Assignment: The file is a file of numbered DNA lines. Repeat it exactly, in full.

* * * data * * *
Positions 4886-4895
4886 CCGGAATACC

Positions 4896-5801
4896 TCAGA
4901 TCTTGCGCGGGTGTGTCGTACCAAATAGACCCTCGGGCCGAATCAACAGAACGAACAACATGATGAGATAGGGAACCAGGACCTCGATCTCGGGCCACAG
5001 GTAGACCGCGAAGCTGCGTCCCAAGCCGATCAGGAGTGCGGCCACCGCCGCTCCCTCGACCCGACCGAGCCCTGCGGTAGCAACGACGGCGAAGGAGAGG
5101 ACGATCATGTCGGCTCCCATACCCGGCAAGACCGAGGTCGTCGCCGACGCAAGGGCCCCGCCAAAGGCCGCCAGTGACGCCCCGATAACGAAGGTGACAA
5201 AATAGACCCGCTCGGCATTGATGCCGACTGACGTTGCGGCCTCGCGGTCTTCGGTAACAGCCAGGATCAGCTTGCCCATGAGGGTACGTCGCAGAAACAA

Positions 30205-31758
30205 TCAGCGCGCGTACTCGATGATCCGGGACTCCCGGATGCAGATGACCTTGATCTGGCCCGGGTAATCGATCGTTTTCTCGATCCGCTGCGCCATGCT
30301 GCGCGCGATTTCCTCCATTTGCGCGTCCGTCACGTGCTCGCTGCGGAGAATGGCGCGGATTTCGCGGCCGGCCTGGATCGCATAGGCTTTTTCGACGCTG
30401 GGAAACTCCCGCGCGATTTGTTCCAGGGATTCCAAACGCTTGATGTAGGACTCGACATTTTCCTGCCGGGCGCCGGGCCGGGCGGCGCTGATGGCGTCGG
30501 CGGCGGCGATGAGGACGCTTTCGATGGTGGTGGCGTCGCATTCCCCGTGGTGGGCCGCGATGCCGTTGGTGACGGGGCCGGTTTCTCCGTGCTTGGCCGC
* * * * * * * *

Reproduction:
Positions 4886-4895
4886 CCGGAATACC

Positions 4896-5801
4896 TCAGA
4901 TCTTGCGCGGGTGTGTCGTACCAAATAGACCCTCGGGCCGAATCAACAGAACGAACAACATGATGAGATAGGGAACCAGGACCTCGATCTCGGGCCACAG
5001 GTAGACCGCGAAGCTGCGTCCCAAGCCGATCAGGAGTGCGGCCACCGCCGCTCCCTCGACCCGACCGAGCCCTGCGGTAGCAACGACGGCGAAGGAGAGG
5101 ACGATCATGTCGGCTCCCATACCCGGCAAGACCGAGGTCGTCGCCGACGCAAGGGCCCCGCCAAAGGCCGCCAGTGACGCCCCGATAACGAAGGTGACAA
5201 AATAGACCCGCTCGGCATTGATGCCGACTGACGTTGCGGCCTCGCGGTCTTCGGTAACAGCCAGGATCAGCTTGCCCATGAGGGTACGTCGCAGAAACAA

Positions 30205-31758
30205 TCAGCGCGCGTACTCGATGATCCGGGACTCCCGGATGCAGATGACCTTGATCTGGCCCGGGTAATCGATCGTTTTCTCGATCCGCTGCGCCATGCT
30301 GCGCGCGATTTCCTCCATTTGCGCGTCCGTCACGTGCTCGCTGCGGAGAATGGCGCGGATTTCGCGGCCGGCCTGGATCGCATAGGCTTTTTCGACGCTG
30401 GGAAACTCCCGCGCGATTTGTTCCAGGGATTCCAAACGCTTGATGTAGGACTCGACATTTTCCTGCCGGGCGCCGGGCCGGGCGGCGCTGATGGCGTCGG
30501 CGGCGGCGATGAGGACGCTTTCGATGGTGGTGGCGTCGCATTCCCCGTGGTGGGCCGCGATGCCGTTGGTGACGGGGCCGGTTTCTCCGTGCTTGGCCGC